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Printer Driver


Technical Documentation: Printer Driver

The Hewlett-Packard Inkjet Driver (HPIJS) is a add-on printer driver for GNU Ghostscript. This driver is open source software based on the Hewlett-Packard Appliance Printing Development Kit (APDK) at http://www.hpdevelopersolutions.com. The driver supports HP Inkjet and Laserjet printers. The driver will take RGB rasters from Ghostscript and converts them to printer-ready-bits.

Ghostscript uses a generalized IPC interface for HPIJS communications. This interface is called the IJS interface. The IJS interface, which was written by Raph Levien of Ghostscript, was inspired by the first HPIJS interface. The IJS interface can be used by any printer manufacturer.

There are two parts to the IJS interface - IJS client that resides in GNU Ghostscript and the IJS server. The IJS server is built into the printer driver, in our case the HP Inkjet driver. In this document the term IJS server, HPIJS server, HPIJS, or HP Inkjet Driver are all synonymous. They all refer to the same software component. HPIJS runs as a server or co-process to GNU Ghostscript. The server is spawned automatically by GNU Ghostscript. The following figure is a high level overview of the IJS interface between GNU Ghostscript and HPIJS.

gs/hpijs diagram

GNU Ghostscript is a software application that interprets PostScript and displays the results on the screen or converts the PostScript into a form you can print on a non-PostScript printer.

PostScript is a programming language optimized for printing graphics and text, it is sometimes called a page description language. Most Linux applications support PostScript. Postscript is the standard for printing in any Linux or Unix environment.

Ghostscript supports many output devices, including many different printers. This document only addresses HPIJS with Ghostscript. This document is intended for distributions and experienced users. Other users should refer to their appropriate Linux distribution for HPIJS support.

Although HPIJS runs as a separate process from Ghostscript, HPIJS still looks like just another Ghostscript printer driver. Adding printer drivers is a well documented interface that is described in the GNU Ghostscript documentation at www.ghostscript.com. Together with Ghostscript and HPIJS, PostScript can be converted to a printer language that is compatible with many of the latest HP printer products.

HPIJS supports IJS interface. More information on the IJS interface can be found at http://www.linuxprinting.org/ijs/.

Ghostscript is a command line application that runs from a Linux shell. Ghostscript can be used by itself to print to a non-Postscript printer, but generally a print spooler must be used. The print spooler must be configured to use Ghostscript when printing to a non-Postscript printer. Most Linux distributions all ready support HPIJS in their spooler system, see their web site for spooler support questions. Additional information is available at www.linuxprinting.org.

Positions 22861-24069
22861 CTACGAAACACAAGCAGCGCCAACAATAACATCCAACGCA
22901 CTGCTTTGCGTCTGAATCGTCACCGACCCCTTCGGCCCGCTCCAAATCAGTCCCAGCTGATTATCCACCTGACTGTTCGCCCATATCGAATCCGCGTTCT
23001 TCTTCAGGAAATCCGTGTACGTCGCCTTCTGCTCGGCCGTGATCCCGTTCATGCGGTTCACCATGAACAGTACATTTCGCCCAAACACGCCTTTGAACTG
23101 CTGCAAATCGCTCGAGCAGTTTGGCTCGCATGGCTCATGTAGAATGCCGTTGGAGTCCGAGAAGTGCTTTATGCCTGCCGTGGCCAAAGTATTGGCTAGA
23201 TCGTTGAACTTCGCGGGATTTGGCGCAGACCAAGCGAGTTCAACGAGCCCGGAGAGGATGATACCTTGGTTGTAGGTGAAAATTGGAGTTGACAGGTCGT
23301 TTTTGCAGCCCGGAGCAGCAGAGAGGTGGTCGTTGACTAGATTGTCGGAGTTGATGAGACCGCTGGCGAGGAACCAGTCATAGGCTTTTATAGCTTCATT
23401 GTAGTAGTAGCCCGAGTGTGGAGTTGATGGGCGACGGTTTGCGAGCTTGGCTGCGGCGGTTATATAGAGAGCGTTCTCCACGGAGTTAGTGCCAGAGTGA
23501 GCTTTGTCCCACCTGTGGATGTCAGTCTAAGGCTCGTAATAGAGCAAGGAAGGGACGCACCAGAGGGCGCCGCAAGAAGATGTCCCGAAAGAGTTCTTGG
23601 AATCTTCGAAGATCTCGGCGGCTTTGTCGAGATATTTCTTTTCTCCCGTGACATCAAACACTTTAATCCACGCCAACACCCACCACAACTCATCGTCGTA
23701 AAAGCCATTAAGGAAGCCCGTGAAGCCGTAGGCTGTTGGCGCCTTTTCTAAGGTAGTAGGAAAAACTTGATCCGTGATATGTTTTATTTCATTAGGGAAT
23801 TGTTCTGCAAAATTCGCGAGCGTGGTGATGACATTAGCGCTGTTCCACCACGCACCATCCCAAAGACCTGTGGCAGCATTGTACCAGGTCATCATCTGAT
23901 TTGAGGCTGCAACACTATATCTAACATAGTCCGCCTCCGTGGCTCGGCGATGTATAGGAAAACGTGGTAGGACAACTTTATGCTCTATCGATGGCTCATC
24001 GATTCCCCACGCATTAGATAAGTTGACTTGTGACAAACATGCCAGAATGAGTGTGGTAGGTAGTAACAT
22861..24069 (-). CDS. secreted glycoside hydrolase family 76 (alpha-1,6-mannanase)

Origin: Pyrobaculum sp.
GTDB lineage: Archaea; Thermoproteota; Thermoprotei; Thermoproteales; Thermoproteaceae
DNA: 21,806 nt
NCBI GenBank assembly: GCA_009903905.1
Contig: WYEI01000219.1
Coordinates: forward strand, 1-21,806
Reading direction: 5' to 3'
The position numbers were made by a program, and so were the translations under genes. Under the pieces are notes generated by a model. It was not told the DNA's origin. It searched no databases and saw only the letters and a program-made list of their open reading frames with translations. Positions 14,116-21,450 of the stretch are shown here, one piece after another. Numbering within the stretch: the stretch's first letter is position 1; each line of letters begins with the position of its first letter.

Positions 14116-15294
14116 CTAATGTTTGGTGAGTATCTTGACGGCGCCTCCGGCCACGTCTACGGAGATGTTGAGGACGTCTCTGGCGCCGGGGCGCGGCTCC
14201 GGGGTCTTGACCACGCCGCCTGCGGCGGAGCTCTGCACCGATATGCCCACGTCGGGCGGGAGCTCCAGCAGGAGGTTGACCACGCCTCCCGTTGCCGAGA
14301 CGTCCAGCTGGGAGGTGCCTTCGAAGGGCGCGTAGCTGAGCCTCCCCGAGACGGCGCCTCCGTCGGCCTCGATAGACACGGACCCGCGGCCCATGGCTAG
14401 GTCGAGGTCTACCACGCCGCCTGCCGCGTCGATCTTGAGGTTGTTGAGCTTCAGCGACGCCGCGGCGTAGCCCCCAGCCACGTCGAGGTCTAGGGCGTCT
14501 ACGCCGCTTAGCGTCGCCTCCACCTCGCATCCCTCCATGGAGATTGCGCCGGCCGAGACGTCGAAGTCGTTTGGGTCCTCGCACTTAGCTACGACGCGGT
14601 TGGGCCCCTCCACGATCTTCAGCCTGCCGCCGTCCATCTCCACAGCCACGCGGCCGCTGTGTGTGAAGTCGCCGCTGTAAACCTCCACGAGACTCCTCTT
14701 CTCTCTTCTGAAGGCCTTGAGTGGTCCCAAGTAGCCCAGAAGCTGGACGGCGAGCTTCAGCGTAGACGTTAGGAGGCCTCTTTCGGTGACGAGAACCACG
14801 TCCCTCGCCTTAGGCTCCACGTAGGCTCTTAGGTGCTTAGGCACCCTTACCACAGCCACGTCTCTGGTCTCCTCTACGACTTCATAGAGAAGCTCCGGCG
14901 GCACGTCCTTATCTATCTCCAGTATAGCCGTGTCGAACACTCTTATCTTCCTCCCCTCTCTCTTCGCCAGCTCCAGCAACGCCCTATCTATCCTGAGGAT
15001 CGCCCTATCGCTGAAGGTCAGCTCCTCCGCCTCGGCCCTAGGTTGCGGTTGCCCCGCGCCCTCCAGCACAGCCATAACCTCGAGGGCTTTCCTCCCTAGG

HPIJS provides no I/O. HPIJS emits standard file output. The output can be directed to a file or to the actual device via the parallel or USB port. This "raw" printing does not require bi-directional I/O. Some all-in-one devices do not support "raw" I/O and must use HPLIP for printing (ie: OfficeJet K80). In this case HPIJS output is sent to the "hp" CUPS backend, the backend opens an 1284.4/MLC print channel, then the data is passed to the actual device.

HPIJS supports all the current HP printer models with different Ghostscript command line parameters. Different printer models are selected with the IEEE 1284 Manufacturer and Model strings. This information can come from the query of a printer over the parallel or usb port. Common printer models are divided into different device classes. Each device class share common printer attributes such as print modes and paper sizes. HPIJS will automatically map the printer model to a specific device class.

The following Ghostscript commands are required when using HPIJS.

-sDeviceManufacturer=x   (x equals: "HEWLETT-PACKARD", "HP", "APOLLO")
-sDeviceModel=x          (x equals: "DESKJET 990", "DESKJET 670", etc...)

The following Ghostscript commands are optional when using HPIJS.

-dDuplex=false -dTumble=false (none)
-dDuplex=true  -dTumble=false (book)
-dDuplex=true  -dTumble=true  (tablet)


    Quality equals: 0=normal (default), 1=draft, 2=best, 3=hires, 4=fastdraft
    ColorMode equals: 0=grey_k, 1=grey_cmy, 2=color (default)
    MediaType equals: 0=plain (default), 1=premium, 2=photo
    PenSet equals: 0=black_pen, 1=color_pen, 2=both_pens, 3=mdl_pen, 4=mdl_both
    FullBleed equals: 0=no (default), 1=yes
    MediaPosition equals: 1=upper_tray, 4=lower_tray, 7=autoselect (default)

PenSet Definitions

black_pen: only black pen in the printer
color_pen: only color pen in the printer
both_pens: black & color pens in printer
mdl_pen: photo pen in the printer
mdl_both: color pen and photo pen in printer


  1. Note, there are defaults for all optional commands. PenSet default is defined by each device class.
  2. The Quality, MediaType, ColorMode, PenSet and FullBleed are used to set the print mode. Not all combinations of Quality, MediaType, ColorMode, PenSet and FullBleed are valid print modes. If an invalid print mode is set, the job will still print, because HPIJS will default to a print mode that makes sense given the input. HPIJS will send any error message to stderr and syslog. Print modes are device class specific, see the Printer Device Classes descriptions for more details.
  3. MediaPosition can be any valid PCL Media Source value. MediaPositon defaults to "autoselect" which means the printer will decide which tray to use. MediaPosition is recognized by DJ9xxVIP, DJGenericVIP and HP LaserJet only. All other device classes ignore this command.